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Housing affordability has been worse

Housing affordability has been worse

In terms of servicing a mortgage, first-time home buyers are less stretched now than they were in the mid-1980s, according to Infometrics economist Gareth Kiernan.

Back in 1987, the average first-time house buyer was forking out half their income on mortgage interest payments. Today that ratio is 36% (about one-tenth higher than the average of the last 30 years), reflecting the availability of low fixed-rate mortgages. The ratio rises to 40% if first-time house buyers rely totally on floating rate mortgage debt.

Although housing is apparently outrageously unaffordable, there are two key reasons why the 1980s were tougher for buyers. The most obvious is interest rates – today’s fixed mortgage rates of 8% are nothing compared to the 20%pa charged in the mid-1980s.

The second factor is the changing dynamics of the labour market – there are more two-income households. This implies that individual income is not an appropriate measure for judging affordability. Add in the confidence generated by low unemployment and good job security and it is easy to see why people are willing to pay high prices for property.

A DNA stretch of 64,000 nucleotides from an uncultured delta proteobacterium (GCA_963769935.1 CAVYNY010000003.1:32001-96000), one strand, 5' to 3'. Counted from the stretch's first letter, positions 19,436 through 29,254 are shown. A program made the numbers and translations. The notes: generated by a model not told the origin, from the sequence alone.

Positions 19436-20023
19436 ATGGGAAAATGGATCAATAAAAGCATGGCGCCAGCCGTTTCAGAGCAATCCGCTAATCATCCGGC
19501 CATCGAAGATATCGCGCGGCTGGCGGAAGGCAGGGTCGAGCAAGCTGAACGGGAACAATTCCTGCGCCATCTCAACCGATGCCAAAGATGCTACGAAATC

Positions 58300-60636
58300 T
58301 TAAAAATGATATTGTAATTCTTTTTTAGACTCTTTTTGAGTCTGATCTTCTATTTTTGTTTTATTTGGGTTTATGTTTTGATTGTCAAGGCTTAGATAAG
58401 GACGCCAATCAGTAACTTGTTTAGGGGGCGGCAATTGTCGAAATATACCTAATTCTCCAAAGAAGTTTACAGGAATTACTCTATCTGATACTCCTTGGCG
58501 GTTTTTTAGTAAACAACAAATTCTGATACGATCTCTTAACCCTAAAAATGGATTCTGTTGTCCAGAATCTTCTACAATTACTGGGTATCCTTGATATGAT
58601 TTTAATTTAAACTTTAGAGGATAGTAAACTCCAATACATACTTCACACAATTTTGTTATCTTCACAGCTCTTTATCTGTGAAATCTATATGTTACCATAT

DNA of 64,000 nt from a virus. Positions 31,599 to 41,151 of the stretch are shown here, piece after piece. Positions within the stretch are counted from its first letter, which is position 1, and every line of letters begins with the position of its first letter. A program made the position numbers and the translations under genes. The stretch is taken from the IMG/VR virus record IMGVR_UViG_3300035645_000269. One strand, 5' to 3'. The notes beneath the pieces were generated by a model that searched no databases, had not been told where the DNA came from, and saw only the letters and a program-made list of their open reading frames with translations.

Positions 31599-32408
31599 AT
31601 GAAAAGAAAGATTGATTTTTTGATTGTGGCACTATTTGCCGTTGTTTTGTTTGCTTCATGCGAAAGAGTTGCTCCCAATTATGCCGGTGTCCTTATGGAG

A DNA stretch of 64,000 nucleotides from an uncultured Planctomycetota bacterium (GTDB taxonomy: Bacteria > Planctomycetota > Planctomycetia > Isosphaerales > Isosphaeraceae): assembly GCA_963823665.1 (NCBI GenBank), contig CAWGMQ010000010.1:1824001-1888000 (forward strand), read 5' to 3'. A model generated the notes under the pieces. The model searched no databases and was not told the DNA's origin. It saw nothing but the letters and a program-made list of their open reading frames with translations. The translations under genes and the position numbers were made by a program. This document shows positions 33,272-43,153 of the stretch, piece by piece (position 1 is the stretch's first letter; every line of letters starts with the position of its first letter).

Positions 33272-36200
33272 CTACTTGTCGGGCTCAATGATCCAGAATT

“The issue of indebtedness raised by Alan Bollard over the last couple of months has some validity,” says Mr Kiernan. “The effective mortgage rate would need to rise to only 11.6% (rather than 20%) for households to be as stretched as they were in 1987.” But for fixed mortgage rates to climb that far, wholesale bond rates would need to reach double digits for the first time since 1991.

Mr Kiernan says that scenario is very unlikely. “We conclude that mortgage holders are stretched, but not to breaking point.”


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